NASHVILLE SKYLINE: Hard Times for Randy Travis

What Kind of Country Music Can Survive the Corporate Onslaught?

(NASHVILLE SKYLINE is a column by CMT/CMT.com Editorial Director Chet Flippo.)

It’s nice that corporate America has now completely absorbed the essence of country music and is trying to assimilate it and bring it down to roughly the level of the so-called music competition shows on network TV.

That’s what years ago completely defanged what used to be rock music, with its victims running gladly to the chopping block with visions of enormous corporate payoffs dancing before them. Once their immediate commercial potential was used up, they were cast aside. They became commercially worthless.

Time was, you couldn’t hope to find a country singer on mainstream TV. Now, you can’t turn on the TV and not see one. But they’re not singing the kind of country music that you grew up hearing.

The corporate image that the industry wants to present of country? Look! Country music is just like everything else. It won’t offend you. It’s safe, and it has the same values that we all embrace.

The vision of a tortured soul such as Randy Travis, sitting alone with his bottle of wine in front of a small Baptist church in a Dallas suburb should be haunting country music lovers. One of the purest country music voices that ever existed has been pushed so far to the fringe that he seems totally adrift.

He just wasn’t made for this modern world of cutthroat TV music competitions. Instead, he’s seen as the very epitome of a dangerous aberration in this new TSA world, where any deviance is smacked down or tasered and locked up. Randy Travis was arrested for sitting and drinking alone in his car at church.

Maybe he was haunted by thoughts of what used to be, by memories of a glorious country music career that is long since disappeared. That world is forever gone, vanished along the visions of a world that once embraced Hank Williams and Johnny Cash. Maybe he sought communion at that little Baptist church and brought his own wine to the ceremony. “This is my body and this is my blood … .”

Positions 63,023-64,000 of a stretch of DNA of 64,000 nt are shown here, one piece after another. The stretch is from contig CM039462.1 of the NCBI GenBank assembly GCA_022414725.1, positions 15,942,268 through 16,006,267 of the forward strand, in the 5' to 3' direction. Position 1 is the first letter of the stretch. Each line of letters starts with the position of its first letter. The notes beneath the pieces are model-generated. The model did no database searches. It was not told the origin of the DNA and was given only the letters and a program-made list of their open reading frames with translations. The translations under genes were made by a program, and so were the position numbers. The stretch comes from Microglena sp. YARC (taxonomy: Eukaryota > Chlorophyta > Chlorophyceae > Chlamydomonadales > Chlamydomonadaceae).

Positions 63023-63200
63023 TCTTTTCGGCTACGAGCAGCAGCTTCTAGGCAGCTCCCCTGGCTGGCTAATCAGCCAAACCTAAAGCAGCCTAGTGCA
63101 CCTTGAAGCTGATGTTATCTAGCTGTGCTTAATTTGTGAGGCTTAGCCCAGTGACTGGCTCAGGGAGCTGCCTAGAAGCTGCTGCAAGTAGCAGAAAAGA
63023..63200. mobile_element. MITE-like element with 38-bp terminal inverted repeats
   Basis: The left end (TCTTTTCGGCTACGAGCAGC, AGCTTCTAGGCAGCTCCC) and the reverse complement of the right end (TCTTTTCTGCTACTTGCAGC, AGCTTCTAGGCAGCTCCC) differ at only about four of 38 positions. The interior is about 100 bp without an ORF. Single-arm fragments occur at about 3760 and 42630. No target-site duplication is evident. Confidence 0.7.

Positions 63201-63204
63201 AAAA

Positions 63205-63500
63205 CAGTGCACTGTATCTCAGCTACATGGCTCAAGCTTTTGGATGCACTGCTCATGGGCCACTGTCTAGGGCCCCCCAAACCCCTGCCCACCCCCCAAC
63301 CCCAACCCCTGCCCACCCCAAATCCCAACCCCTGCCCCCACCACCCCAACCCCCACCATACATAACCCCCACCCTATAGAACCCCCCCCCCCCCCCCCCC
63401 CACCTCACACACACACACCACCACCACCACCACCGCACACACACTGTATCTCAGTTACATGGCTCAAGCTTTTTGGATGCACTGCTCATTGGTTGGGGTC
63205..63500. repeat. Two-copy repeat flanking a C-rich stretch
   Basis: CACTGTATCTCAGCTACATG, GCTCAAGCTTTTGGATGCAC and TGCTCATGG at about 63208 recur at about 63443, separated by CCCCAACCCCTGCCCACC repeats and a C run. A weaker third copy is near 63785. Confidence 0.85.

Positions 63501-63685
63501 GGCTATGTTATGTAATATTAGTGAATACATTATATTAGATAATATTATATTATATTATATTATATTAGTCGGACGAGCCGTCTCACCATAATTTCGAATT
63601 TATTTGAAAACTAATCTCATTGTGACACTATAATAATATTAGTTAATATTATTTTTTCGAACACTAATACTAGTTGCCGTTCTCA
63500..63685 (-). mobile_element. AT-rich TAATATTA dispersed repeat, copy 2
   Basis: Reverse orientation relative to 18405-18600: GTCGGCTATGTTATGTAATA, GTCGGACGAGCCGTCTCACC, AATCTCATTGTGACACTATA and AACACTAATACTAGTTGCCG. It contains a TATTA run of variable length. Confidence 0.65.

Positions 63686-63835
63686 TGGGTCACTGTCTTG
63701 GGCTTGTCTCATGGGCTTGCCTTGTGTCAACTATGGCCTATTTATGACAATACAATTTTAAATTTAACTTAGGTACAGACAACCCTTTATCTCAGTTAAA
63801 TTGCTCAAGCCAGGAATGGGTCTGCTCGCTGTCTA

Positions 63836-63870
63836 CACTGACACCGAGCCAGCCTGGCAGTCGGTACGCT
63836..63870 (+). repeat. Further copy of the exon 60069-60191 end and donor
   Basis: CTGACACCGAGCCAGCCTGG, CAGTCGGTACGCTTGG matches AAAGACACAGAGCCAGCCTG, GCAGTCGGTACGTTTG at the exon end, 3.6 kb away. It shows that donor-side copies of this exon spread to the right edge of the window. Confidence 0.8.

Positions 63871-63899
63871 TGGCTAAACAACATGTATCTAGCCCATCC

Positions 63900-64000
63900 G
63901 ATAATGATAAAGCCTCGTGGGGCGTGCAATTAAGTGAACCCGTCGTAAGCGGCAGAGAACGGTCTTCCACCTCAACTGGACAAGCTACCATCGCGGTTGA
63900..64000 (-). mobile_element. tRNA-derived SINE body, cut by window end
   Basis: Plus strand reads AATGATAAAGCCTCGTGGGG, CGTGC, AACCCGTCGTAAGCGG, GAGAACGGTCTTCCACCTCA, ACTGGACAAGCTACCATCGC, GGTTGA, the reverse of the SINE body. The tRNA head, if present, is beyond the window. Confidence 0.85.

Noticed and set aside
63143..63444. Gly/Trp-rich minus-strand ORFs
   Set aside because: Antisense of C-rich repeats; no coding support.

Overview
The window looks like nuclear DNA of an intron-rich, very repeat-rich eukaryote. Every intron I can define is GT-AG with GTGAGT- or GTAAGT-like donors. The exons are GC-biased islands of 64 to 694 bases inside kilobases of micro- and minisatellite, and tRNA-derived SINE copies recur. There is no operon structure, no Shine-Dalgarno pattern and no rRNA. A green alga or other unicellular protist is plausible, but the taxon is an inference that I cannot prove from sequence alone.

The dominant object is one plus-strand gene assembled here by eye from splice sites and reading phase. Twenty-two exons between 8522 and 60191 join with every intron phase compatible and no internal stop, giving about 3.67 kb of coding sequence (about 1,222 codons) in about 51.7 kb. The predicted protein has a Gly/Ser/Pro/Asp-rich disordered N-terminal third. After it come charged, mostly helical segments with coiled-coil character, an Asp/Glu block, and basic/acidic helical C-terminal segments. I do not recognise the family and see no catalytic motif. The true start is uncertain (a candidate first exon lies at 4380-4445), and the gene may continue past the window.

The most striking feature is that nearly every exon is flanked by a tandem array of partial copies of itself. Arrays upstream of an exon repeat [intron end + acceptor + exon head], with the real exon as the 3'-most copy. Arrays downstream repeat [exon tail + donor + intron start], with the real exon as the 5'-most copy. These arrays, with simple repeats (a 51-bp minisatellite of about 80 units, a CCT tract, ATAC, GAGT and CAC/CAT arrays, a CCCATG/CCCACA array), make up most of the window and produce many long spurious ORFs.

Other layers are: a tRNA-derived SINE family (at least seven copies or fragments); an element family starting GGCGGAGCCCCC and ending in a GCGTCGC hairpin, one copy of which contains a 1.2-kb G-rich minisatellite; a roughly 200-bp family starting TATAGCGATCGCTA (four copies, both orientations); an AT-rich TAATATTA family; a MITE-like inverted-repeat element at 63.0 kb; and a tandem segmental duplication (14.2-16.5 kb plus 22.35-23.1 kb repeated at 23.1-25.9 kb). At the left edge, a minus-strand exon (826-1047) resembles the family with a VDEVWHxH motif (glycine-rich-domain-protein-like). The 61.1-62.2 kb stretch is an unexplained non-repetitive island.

He was once one of the brightest voices in country music. His success with the so-called new traditionalist movement opened the door for country’s vaunted Class of ’89 that included the likes of Garth Brooks and Alan Jackson. Garth went on to take country music to a takeover of the pop music and market and audience. Now? Brooks is a Las Vegas star and may well be inducted into the Country Music Hall of Fame this year. And Randy Travis? He’s sitting, conquered in a car seat, with just his wine to keep him company.

A pure voice such as Randy Travis has no place in a world of Super Bowl extravaganzas and TV competition excess. His life represents what little is left of what once was considered a true country song. How many country singers are today living in what could be considered a true country song? Most of them, if you consider today’s country music life in song to be a vision of safe songs suitable for corporate sponsorship.

If it won’t sell on mainstream TV, it must not be very good. It certainly can’t get a big sponsor. So, why do we need it?

Mainstream acceptance results in a neutered music that is totally compromised. Being co-opted killed rock music, just as mainstream country radio forces country music’s creators and artists to fit into its parameters — or, else, broad commercial absorption further narrows the music into a certain mold.

Maybe Randy Travis just wasn’t made for these times. But his voice will never lose its appeal. May he return to musical prominence — on his own terms.